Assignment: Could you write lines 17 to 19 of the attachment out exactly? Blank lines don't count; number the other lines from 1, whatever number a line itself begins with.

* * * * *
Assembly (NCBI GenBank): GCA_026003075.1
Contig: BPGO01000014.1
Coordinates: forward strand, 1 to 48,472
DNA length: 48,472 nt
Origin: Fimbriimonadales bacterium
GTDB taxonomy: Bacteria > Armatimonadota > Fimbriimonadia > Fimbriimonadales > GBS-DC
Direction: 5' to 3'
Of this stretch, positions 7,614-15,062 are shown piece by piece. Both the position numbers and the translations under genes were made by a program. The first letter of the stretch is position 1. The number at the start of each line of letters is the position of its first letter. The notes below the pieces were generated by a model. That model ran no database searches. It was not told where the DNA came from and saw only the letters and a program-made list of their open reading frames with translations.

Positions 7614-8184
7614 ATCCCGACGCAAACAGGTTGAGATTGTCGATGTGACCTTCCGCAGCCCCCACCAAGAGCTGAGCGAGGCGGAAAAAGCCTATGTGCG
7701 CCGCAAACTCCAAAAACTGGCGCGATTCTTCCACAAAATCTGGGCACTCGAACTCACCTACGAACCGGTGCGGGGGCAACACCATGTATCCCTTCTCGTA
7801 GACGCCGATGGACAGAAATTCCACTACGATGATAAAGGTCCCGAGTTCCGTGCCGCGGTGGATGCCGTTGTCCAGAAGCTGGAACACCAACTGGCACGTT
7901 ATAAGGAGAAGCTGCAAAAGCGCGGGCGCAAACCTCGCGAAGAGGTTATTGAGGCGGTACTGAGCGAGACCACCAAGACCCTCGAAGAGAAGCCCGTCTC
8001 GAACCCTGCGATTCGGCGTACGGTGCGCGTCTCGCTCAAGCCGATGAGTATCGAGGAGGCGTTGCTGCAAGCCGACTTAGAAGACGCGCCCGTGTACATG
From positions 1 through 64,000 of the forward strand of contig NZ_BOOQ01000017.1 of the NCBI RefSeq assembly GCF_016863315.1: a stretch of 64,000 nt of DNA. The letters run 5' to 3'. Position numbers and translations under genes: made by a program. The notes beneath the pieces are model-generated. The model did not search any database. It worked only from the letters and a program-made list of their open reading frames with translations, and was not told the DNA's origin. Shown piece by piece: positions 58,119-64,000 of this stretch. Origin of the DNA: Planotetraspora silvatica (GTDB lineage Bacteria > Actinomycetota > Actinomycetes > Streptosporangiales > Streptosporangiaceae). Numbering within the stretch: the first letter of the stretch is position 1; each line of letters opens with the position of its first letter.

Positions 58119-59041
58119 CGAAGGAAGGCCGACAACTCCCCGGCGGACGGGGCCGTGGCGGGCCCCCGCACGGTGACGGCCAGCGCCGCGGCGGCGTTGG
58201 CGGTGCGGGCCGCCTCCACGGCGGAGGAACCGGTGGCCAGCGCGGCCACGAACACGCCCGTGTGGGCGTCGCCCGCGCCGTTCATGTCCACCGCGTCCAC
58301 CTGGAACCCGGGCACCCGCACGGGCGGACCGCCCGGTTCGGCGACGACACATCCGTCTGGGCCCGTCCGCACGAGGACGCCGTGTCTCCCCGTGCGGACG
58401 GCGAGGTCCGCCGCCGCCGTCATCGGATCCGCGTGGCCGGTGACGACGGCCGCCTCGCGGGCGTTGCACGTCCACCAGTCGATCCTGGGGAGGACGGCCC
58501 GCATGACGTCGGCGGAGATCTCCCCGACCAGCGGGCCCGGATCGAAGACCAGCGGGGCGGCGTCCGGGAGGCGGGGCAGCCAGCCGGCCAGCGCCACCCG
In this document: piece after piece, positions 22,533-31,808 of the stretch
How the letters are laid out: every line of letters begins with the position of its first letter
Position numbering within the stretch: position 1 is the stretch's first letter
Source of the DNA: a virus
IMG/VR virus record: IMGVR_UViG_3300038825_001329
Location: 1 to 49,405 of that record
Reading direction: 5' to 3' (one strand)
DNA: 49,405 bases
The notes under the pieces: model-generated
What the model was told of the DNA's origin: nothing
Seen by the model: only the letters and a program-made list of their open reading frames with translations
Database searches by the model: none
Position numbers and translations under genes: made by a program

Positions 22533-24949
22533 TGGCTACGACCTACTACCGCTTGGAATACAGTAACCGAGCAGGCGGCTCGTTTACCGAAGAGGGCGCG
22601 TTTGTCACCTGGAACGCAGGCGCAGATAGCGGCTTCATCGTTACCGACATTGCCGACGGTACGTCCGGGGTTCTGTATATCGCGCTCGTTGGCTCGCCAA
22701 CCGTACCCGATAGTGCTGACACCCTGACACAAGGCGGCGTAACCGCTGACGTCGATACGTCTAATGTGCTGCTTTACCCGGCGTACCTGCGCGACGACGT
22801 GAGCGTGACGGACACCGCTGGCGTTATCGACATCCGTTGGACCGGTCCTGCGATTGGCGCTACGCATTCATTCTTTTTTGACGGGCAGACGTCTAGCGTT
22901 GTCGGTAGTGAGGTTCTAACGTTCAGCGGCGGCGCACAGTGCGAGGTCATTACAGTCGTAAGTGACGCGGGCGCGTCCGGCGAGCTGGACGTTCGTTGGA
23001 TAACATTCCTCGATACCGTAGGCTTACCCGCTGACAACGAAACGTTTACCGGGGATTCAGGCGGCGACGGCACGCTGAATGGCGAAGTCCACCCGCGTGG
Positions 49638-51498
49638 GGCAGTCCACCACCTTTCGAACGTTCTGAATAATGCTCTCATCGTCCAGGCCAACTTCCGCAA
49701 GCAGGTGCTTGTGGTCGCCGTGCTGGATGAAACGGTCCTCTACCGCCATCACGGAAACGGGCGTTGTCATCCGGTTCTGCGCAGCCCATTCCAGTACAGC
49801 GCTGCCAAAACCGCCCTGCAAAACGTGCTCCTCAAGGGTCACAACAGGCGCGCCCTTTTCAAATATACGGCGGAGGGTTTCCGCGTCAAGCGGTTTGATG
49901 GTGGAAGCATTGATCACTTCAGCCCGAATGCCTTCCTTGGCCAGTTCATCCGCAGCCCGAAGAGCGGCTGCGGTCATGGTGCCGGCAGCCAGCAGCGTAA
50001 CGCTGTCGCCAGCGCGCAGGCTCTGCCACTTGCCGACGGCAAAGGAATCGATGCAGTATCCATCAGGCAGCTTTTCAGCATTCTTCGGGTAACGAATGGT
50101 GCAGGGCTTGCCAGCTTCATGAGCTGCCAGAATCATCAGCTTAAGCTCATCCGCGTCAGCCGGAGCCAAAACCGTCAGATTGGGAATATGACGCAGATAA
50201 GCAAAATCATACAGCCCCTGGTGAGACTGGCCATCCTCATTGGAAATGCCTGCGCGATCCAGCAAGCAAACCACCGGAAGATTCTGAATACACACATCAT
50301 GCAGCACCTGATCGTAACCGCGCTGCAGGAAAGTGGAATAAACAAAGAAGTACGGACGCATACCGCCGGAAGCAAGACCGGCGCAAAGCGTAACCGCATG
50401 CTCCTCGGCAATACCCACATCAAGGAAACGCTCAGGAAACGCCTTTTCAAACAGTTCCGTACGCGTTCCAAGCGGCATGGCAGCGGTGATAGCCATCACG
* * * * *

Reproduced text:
58119 CGAAGGAAGGCCGACAACTCCCCGGCGGACGGGGCCGTGGCGGGCCCCCGCACGGTGACGGCCAGCGCCGCGGCGGCGTTGG
58201 CGGTGCGGGCCGCCTCCACGGCGGAGGAACCGGTGGCCAGCGCGGCCACGAACACGCCCGTGTGGGCGTCGCCCGCGCCGTTCATGTCCACCGCGTCCAC
58301 CTGGAACCCGGGCACCCGCACGGGCGGACCGCCCGGTTCGGCGACGACACATCCGTCTGGGCCCGTCCGCACGAGGACGCCGTGTCTCCCCGTGCGGACG